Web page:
More container vessels queue outside Shanghai port, as business gets back to normal
Queuing time off the Port of Shanghai, the world’s largest port, has kept dropping even as more ships make calls, which experts see as a healthy sign, as the Chinese economic hub is getting back on its feet after a two-month lockdown.
Shipping experts said as the port is getting back to normal, with a full recovery likely before October, more exports bound for the US are expected to get onboard, posing a challenge to the handling capacity of US operators.
Comparing research notes sent to the Global Times by Elane Inc, a well-known shipping data company, dated end-April, mid-May and end-May, the congestion situation at the Port of Shanghai recovered as the average time for vessels waiting to anchor increased from 28 hours at end-April to 71 hours in mid-May, then fell to 29 hours at end-May.
Thirty-four vessels were waiting in mid-May compared with 30 at end-May, both up from end-April’s 23, suggesting ships now wait for shorter periods as port efficiency improves.
Shipping experts said the shortened waiting time and recovered port calls could be a sign of more business getting back to the port, as the city declares that it will officially emerge from its “static management” on Wednesday.
The world’s No.1 port by container throughput underwent ups and downs during the past two months as COVID-19 flare-ups snarled supply chains.
In early April, the port was rumored to have witnessed serious congestion with some 300 vessels waiting off its waters. The rumors, which were proved wrong, reflected the port’s difficulties amid the epidemic. Indeed, its standing as No.1 was facing a close challenge from competitors such as Singapore.
However, the port, as part of the core function of the Chinese economic hub, banked on closed-loop management and innovative ways to transfer cargoes to nearby ports with ship-to-ship relocations to maintain its operations.
Zhang Yongfeng, director of the shipping market analysis department of the Shanghai International Shipping Institute, said there has been anticipation in the industry that in June, a deluge of goods headed for the US, previously stalled in the logistics chain, may be flowing to the Port of Shanghai as the metropolis reopens.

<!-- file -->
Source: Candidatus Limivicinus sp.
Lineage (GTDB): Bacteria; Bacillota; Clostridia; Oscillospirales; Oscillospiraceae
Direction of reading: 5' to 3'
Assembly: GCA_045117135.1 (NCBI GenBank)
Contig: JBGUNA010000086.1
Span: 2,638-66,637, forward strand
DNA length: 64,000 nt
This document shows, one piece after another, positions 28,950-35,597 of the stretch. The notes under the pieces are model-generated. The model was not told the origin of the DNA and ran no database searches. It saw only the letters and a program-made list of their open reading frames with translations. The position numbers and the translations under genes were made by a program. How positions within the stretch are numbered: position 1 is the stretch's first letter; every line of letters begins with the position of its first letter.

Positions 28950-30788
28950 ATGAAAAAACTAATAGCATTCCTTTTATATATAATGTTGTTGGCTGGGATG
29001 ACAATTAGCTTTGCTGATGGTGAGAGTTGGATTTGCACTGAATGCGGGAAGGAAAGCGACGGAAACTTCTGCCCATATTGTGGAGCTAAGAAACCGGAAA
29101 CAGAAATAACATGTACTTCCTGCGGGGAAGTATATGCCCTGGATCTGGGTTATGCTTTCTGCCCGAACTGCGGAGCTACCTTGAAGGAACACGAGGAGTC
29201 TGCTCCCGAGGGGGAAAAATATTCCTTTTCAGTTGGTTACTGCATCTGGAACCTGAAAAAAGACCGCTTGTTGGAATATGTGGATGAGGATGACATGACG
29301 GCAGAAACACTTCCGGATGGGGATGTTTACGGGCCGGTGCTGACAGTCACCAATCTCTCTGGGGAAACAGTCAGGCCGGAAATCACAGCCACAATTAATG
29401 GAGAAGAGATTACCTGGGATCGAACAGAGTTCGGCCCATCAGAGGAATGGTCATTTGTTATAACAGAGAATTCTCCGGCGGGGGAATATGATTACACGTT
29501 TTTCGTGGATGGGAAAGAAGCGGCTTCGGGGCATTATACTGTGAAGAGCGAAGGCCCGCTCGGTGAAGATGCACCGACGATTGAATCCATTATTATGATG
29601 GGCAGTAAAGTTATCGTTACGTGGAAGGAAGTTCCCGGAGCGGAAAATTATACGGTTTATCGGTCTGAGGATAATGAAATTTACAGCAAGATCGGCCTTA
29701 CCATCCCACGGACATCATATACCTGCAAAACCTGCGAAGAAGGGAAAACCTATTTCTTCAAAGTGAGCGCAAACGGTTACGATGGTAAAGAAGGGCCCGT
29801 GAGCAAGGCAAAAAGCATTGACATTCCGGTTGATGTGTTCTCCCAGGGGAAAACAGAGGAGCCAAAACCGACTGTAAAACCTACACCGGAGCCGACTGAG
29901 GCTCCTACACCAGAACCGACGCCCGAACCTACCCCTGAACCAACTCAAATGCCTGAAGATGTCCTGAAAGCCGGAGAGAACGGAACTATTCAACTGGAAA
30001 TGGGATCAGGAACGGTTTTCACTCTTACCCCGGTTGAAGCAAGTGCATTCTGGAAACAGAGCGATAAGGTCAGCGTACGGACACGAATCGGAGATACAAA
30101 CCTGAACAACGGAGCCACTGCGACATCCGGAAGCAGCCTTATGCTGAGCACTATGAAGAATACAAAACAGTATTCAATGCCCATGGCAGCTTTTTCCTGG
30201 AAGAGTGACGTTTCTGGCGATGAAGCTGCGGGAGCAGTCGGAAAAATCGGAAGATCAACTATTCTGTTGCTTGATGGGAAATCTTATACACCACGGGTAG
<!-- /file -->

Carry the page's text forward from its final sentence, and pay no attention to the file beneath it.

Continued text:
However, Zhang warned that there is uncertainty, since US consumption of Chinese products is declining due to the country’s tightening monetary policy and high inflation.
It’s possible that more shipments from China will add pressure to congested US ports, experts said.
The Port of Shanghai told the Global Times in a statement on Tuesday that the port “never stopped for a single day during the entire time span of this round of epidemic flare-ups” and held its global No.1 position in the first four months of this year, having handled 15.35 million standard containers at an annual growth rate of 1.9 percent.
In closed-loop management, more than 20,000 employees have been stationed at the port since mid-March, and it has issued over 800,000 green passes for truck drivers moving containers in and out of the port.
The port also said that infrastructure expansion projects, including automation, are on schedule.
As of end-May, daily throughput stood at 120,000 TEUS, returning to 95.3 percent of normal, the port said.
On a year-on-year basis, container throughput stood at 84 percent of operations in April 2021.
Wu Minghua, a shipping expert based in Shanghai, said the surge this summer will test US ports’ ability to handle the jam, and cause delays and price hikes.
The Port of Shanghai will regain lost ground and could return to levels seen in the first quarter before the fourth quarter, said Wu.
Source: Global Times